How do you define success? Who or what shaped your ideas of what success is? Has this definition served you not only financially, but so too spiritually, and emotionally?
Our vision of success has likely been dictated by past experiences, relationships, education, opportunity, culture, and the society in which we live. In our society success is often defined by external accomplishments- our bank accounts, our home, our cars, our clothing, how many letters we have after our name, and how many followers we have on our social media accounts. Many of us know there are shortcomings to this model of success, yet we nevertheless embrace the facade day after day.
Putting on a bit of a masquerade is human nature. We all like to flaunt our stuff once in a while or feel impressive from time to time. Our quest for belonging and acceptance is part of the human experience that has roots in survival, emotional, and physical well-being.
What worries me is that we have set the bar too high and this has had significant ramifications on our well-being. We are bombarded by expectations that are both unrealistic and often impossible all the time every day. We have bought into the idea that our value is connected to fleeting affirmations of worth and we compare ourselves to filtered, edited, and false portrayals. Have you ever followed somebody on social media and then met up with them in person only to realize their life is nowhere near as effortless as their virtual portrayal may seem? And have you been guilty of trying to portray your own “effortless” existence? My answer is yes and YES.
Former Facebook executive, Chamath Palihapitiya, in an interview with the Washington Post (2017) emphasized this dynamic:
“…We curate our lives around the perceived sense of perfection, because we get rewarded in these short-term signals—hearts, likes, thumbs up—and we conflate that with value and we conflate it with truth. And instead, what it is is a fake, brittle popularity that’s short-term and leaves you even more, admit it, vacant and empty…”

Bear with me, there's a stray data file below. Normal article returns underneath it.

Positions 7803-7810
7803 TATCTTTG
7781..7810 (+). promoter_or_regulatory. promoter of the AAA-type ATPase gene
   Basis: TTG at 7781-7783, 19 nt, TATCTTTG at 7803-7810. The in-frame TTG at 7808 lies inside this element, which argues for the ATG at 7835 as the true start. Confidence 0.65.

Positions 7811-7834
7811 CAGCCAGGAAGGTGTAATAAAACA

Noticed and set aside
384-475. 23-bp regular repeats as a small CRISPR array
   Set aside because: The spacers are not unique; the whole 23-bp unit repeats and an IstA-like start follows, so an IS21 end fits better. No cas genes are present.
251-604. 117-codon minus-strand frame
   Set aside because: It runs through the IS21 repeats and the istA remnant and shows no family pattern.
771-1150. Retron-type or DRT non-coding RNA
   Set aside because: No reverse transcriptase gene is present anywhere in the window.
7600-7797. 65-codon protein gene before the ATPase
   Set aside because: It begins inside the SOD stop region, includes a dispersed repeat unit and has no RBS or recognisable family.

Some of us are afraid to portray anything but an edited version of who we are. Aside from social media we may rely on our fancy labels, titles, career, makeup, or substances to distract from vulnerability and authenticity. Ultimately, this can be pretty lonely. We realize our connections to others are built on a facade that can be exhausting to maintain and that few if any persons have been allowed access to what’s behind the mask. Maintaining prestige, fame, and status can ultimately be emotionally depleting as well as isolating.
Genuine social connection and space to be simply “real” is central to our health and I might argue, success. Loneliness and isolation have been associated with cardiovascular disease, inflammation, diabetes, depression, anxiety, and suicide. Our largely individualistic society loves to give pats on the back to those who have apparently forged life by their own willpower. We become afraid to ask for help fearing it is a sign of weakness. We convince ourselves that virtual followers and connections can replace face to face encounters.
In my opinion the loss of genuine human connection is central to the rising depression and suicide rates plaguing our country. It is why wealth does not always buy health and why those who appear to “have it all together” may be experiencing deep personal struggle. So in addition to your yoga class, green smoothie, eco-friendly home, and meditation make sure that you also call a friend, meet a neighbor, plan a coffee date, and just maybe let your guard down a bit.
Thanks for listening everyone.
Audry Van Houweling, Owner & Founder, She Soars Psychiatry, LLC
Sisters & Silverton, Oregon